Greek Finance Minister Yanis Varoufakis upped the stakes sharply ahead of Monday's crucial Eurogroup meeting in Brussels by raising the prospect of Greece holding new elections or even a referendum on any debt deal.
If eurozone ministers fail to accept seven major reforms Greece has put forward to unlock the next tranche of its much-needed bailout, "there could be problems", Varoufakis warned in an interview with Italian newspaper Corriere della Sera on Sunday.
"We can go back to elections. Call a referendum," he told the daily. "But, as my prime minister told me, we are not glued to our seats yet."
The last time Greece threatened a referendum on its bailout in November 2011, it sent global markets into panic, infuriated its European partners and led to the fall of then prime minister George Papandreou.
Varoufakis later slammed reports he was calling for a vote on whether to stay in the euro, claiming they were a part of "willful attempts to undermine the good course" of the Greek government's discussions with its partners.
A source in the Greek government also denounced what it termed a media "deconstruction of Varoufakis". The finance chief has been criticised in Greece for his media omnipresence, with Prime Minister Alexis Tsipras telling him and other ministers to give fewer interviews, urging "fewer words and more action".
The thinly veiled referendum warning was echoed by Panos Kammenos, the leader of the radical leftist Syriza government's coalition allies, the Independent Greeks.
"If our creditors raise a question about the support of Greek people, a referendum is an option," Kammenos, the defence minister, told the Agora newspaper.
The huge public support enjoyed by the hard-left government has slipped markedly from 83 percent last month to 64 percent, according to a Marc poll published Saturday.
Varoufakis dismissed reports Greece was hoping to secure a new loan in his interview with the Italian media, given on the sidelines of a conference in Venice. He said the country would "not return to the mechanism of loans in exchange for a programme to be respected."
And he accused the European Union of hampering Greece's efforts to pull clear of a deep recession by spooking investors with warnings that Athens could crash out of the eurozone.
- 'War with the lenders' -
There was further fighting talk from Interior Minister Nikos Voutsis. He told parliament Friday that Greece "is at war with the lenders... Every month the leash is getting tighter for us. But in this war we won't proceed like happy scouts ready to follow bailout policies."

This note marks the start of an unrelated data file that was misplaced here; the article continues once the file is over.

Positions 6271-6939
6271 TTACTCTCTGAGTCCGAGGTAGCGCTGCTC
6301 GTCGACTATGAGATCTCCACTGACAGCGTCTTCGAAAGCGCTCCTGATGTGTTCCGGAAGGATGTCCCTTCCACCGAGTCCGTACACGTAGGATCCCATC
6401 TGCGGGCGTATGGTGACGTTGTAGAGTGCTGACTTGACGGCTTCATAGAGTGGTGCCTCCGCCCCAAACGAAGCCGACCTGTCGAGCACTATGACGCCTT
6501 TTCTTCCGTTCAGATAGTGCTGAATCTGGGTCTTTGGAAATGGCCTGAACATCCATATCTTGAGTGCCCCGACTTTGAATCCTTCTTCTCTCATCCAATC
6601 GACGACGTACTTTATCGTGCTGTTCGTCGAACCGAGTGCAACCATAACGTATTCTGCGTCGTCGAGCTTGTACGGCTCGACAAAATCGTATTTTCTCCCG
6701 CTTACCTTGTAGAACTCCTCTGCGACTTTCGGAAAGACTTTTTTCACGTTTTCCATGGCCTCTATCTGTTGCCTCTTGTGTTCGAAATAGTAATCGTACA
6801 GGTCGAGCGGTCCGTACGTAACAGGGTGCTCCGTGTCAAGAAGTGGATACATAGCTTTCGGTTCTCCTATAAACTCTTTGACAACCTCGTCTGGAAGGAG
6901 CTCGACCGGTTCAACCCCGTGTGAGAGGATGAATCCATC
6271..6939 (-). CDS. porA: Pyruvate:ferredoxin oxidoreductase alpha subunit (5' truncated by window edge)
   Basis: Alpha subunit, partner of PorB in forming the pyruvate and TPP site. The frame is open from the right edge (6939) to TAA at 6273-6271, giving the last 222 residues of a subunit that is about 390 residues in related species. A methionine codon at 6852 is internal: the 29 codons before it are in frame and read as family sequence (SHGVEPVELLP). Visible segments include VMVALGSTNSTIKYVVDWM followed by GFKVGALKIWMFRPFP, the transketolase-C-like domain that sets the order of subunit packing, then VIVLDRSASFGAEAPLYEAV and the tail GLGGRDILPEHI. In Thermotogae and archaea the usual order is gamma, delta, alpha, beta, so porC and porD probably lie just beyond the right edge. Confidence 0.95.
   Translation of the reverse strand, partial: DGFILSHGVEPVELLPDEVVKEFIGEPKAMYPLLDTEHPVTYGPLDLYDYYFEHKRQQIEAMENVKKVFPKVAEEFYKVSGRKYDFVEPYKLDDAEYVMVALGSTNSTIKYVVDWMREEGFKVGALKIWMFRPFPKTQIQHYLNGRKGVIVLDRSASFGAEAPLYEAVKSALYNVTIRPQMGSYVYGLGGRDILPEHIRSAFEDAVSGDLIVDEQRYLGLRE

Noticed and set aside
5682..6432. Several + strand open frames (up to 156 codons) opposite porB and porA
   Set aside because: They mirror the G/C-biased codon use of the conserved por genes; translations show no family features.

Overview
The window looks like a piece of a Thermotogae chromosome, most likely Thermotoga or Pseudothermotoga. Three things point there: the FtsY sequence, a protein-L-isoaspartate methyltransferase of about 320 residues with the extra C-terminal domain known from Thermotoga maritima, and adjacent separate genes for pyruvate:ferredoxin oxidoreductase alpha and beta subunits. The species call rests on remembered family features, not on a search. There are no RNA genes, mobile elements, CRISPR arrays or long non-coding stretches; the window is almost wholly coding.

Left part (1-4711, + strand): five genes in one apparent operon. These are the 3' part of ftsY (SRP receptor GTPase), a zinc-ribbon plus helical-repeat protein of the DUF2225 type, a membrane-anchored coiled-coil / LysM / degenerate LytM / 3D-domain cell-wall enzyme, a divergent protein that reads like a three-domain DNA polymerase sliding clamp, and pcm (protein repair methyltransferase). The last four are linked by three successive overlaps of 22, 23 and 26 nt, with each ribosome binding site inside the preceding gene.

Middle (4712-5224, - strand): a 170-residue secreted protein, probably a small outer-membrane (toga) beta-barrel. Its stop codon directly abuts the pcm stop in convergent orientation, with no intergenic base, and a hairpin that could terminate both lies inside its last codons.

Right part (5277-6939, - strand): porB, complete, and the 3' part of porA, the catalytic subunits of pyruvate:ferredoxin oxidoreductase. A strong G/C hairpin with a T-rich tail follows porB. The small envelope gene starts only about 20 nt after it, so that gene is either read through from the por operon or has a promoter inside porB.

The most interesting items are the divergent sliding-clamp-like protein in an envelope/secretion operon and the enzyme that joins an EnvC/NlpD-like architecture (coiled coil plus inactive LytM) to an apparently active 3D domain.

The Greek ministers' comments came as the European Central Bank took a hard line ahead of the Brussels meeting, saying it would not allow Athens to take out any more of the short-term loans it has been using to keep public services going.
ECB director Benoit Coeure told the German newspaper Frankfurter Allegemeine Sonntagszeitung that "the ECB cannot finance the Greek government. We're not allowed to. That is illegal."
However, Eurogroup chief Jeroen Dijsselbloem, as well as European Commission head Jean-Claude Juncker, took a much more conciliatory line with the Dutch finance minister responding "positively" to the reforms proposed in a widely-leaked letter from Varoufakis, according to Greek government sources.
The measures include plans to streamline bureaucracy, raise revenue from online gambling and, in a suggestion that drew scorn on social media, hire an army of amateur tax sleuths -- including tourists -- to help clamp down on tax dodgers.
Dijsselbloem stressed the need to continue talks on the reforms, the state-run Athens news agency said.
Juncker warned the EU on Saturday to recognise the gravity of the situation in Greece -- both for the country's impoverished citizens and for the wider risks to the eurozone.
"We must be sure that the situation does not continue to deteriorate in Greece. What worries me is that not everyone in the European Union has understood how serious the situation is," Juncker told German paper Die Welt.
With reports last week of officials looking at borrowing money from state pension funds and EU farm subsidy payments to meet the country's huge debts, the Greek daily Kathimerini warned of "internal bankruptcy".
It claimed that according to official estimations, the Greek public sector needs around one billion euros more than had been planned to cover its obligations.